A disability law described as a "shame on society" looks likely to be quashed, with a high-level Government committee to consider its repeal today.

Families who care for their disabled loved ones have been fighting to overturn Part 4A of the NZ Public Health and Disability Act since 2013, when its introduction banned them taking discrimination cases over the government's family care policy to court.

The Herald understands a proposal to revoke the law will go before a Cabinet committee today, and if approved will come before Cabinet next week.

If the repeal goes ahead it would be a huge win for the families. The law's removal will mean the Government would be obligated to pay all carers - including spouses and parents of the disabled, who are currently unpaid - or it could face yet more legal action.

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"I hope they get this right," said tetraplegic Peter Ray, whose partner Rosemary has cared for him unpaid since 1999.

"The [courts] talked about disabled people being 'entitled' to funding for necessary supports. The Ministry still insists l and others with very high support needs are 'entitled' to nothing."

Part 4A was rushed through under urgency by former Health Minister Tony Ryall in 2013 after the then government lost a succession of discrimination cases in court.

"I hope they get this right," said tetraplegic Peter Ray, whose wife Rosemary has cared for him unpaid since 1999. Photo / Doug Sherring

Outrage ensued, with leading law professor Andrew Geddis labelling the legislation "constitutionally outrageous" and a "shame on society" as it effectively places the government above the law.

"Now one of our most vulnerable groups have no effective means of pursuing what the law says they are entitled to," he said. "It never should have happened."

In its pre-election manifesto, Labour said it would repeal the legislation, and that it would ensure all family caregivers could "provide and be paid for assessed care for their disabled adult family member".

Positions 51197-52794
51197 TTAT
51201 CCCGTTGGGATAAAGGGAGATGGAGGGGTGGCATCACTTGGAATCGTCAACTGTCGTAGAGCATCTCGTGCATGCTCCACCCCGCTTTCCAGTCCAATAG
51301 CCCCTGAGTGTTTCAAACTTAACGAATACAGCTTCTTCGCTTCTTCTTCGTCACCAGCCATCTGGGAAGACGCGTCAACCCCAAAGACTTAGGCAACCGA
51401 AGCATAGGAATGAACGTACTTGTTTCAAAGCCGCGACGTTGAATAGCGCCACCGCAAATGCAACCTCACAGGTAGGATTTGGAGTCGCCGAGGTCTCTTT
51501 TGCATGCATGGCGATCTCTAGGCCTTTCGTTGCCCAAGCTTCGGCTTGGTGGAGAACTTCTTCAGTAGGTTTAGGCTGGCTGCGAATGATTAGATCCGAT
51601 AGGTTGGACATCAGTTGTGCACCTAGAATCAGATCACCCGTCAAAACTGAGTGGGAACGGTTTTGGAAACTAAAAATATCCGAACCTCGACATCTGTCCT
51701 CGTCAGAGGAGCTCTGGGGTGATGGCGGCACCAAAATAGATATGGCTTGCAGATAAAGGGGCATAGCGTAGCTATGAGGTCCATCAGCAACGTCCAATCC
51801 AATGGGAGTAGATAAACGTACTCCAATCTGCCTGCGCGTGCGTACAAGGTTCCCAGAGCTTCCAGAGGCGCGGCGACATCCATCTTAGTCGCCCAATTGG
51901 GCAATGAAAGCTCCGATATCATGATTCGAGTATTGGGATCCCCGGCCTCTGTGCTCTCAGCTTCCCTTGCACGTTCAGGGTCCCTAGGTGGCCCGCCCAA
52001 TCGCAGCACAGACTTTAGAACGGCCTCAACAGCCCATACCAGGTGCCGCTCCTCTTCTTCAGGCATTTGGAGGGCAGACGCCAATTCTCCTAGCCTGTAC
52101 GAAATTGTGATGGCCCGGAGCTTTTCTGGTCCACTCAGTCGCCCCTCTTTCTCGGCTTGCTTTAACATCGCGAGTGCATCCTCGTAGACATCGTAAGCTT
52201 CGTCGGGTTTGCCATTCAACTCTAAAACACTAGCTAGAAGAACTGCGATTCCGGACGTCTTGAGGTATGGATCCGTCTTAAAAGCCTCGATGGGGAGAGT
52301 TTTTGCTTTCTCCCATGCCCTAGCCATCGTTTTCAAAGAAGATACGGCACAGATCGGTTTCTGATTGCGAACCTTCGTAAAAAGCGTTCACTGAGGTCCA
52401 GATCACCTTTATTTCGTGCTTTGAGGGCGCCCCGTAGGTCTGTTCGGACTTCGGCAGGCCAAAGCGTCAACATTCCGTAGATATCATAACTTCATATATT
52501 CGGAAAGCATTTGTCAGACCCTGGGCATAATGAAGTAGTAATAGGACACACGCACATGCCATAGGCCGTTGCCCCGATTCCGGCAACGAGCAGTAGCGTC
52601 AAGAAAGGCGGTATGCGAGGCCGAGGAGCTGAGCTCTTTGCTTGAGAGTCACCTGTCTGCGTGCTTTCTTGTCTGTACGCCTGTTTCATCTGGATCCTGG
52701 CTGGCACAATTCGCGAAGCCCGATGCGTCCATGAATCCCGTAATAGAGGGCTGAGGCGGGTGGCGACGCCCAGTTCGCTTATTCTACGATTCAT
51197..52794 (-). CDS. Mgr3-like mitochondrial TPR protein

Associate Health Minister Julie Anne Genter since called it "one of the worst human rights violations of the previous government".

However, in the year since the Government was formed, little progress has been made.

Genter and Health Minister David Clark said a review of the policy was underway, but refused to say what advice they had received from officials, Treasury or Crown Law.

The Crown's argument, outlined in a succession of court cases since 2000, has been wide-ranging.

Firstly, it said families should be covered by "natural support" - that there is a social obligation that requires family to look after each other.

It also said paying family members could taint the relationships within families, or that there was potential for fraudulent financial gain, or abuse.

Most strongly, however, it argued changing the policy would have wide-ranging fiscal implications, costing up to $593 million a year.

However, data shows that five years after the law was passed, just 354 families accessed the scheme, which was allocated $23m a year and expected to have up to 1600 families on its books.

The families say while they are skeptical of the latest moves to change the policy, they would like to be proved wrong.

Sushila Butt and her daughter Alisha, 23, at home in Kaitaia. Photo / Doug Sherring
Sushila Butt and her daughter Alisha, 23, at home in Kaitaia. Photo / Doug Sherring

"It is nice to hear they are doing this even if it is only after making our life a hell and with lots of stress," said mum Sushila Butt, carer to two disabled adult children.

"But at least it is happening."